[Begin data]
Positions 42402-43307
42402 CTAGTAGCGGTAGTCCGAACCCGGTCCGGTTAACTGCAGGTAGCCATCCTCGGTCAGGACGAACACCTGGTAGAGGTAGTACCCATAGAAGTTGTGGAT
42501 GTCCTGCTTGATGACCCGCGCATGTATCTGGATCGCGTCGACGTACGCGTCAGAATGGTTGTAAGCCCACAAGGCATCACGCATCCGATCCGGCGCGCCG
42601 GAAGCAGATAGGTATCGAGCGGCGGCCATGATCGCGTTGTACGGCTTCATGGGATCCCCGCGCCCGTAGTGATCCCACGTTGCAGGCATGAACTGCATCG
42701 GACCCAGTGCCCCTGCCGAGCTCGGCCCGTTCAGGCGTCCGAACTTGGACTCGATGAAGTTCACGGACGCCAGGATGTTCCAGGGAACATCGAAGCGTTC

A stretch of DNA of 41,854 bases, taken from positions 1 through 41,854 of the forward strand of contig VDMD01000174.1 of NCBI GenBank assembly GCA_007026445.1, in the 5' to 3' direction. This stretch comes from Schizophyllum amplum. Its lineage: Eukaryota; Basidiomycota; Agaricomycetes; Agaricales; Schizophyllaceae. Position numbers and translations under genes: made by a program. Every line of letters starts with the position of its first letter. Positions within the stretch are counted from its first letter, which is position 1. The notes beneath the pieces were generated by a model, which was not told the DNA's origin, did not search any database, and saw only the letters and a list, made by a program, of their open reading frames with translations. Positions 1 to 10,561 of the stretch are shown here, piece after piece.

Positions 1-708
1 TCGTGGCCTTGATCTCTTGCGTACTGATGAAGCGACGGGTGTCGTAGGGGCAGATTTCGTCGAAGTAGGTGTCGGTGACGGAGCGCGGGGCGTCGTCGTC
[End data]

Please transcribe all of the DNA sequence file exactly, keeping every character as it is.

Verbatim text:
Positions 42402-43307
42402 CTAGTAGCGGTAGTCCGAACCCGGTCCGGTTAACTGCAGGTAGCCATCCTCGGTCAGGACGAACACCTGGTAGAGGTAGTACCCATAGAAGTTGTGGAT
42501 GTCCTGCTTGATGACCCGCGCATGTATCTGGATCGCGTCGACGTACGCGTCAGAATGGTTGTAAGCCCACAAGGCATCACGCATCCGATCCGGCGCGCCG
42601 GAAGCAGATAGGTATCGAGCGGCGGCCATGATCGCGTTGTACGGCTTCATGGGATCCCCGCGCCCGTAGTGATCCCACGTTGCAGGCATGAACTGCATCG
42701 GACCCAGTGCCCCTGCCGAGCTCGGCCCGTTCAGGCGTCCGAACTTGGACTCGATGAAGTTCACGGACGCCAGGATGTTCCAGGGAACATCGAAGCGTTC

A stretch of DNA of 41,854 bases, taken from positions 1 through 41,854 of the forward strand of contig VDMD01000174.1 of NCBI GenBank assembly GCA_007026445.1, in the 5' to 3' direction. This stretch comes from Schizophyllum amplum. Its lineage: Eukaryota; Basidiomycota; Agaricomycetes; Agaricales; Schizophyllaceae. Position numbers and translations under genes: made by a program. Every line of letters starts with the position of its first letter. Positions within the stretch are counted from its first letter, which is position 1. The notes beneath the pieces were generated by a model, which was not told the DNA's origin, did not search any database, and saw only the letters and a list, made by a program, of their open reading frames with translations. Positions 1 to 10,561 of the stretch are shown here, piece after piece.

Positions 1-708
1 TCGTGGCCTTGATCTCTTGCGTACTGATGAAGCGACGGGTGTCGTAGGGGCAGATTTCGTCGAAGTAGGTGTCGGTGACGGAGCGCGGGGCGTCGTCGTC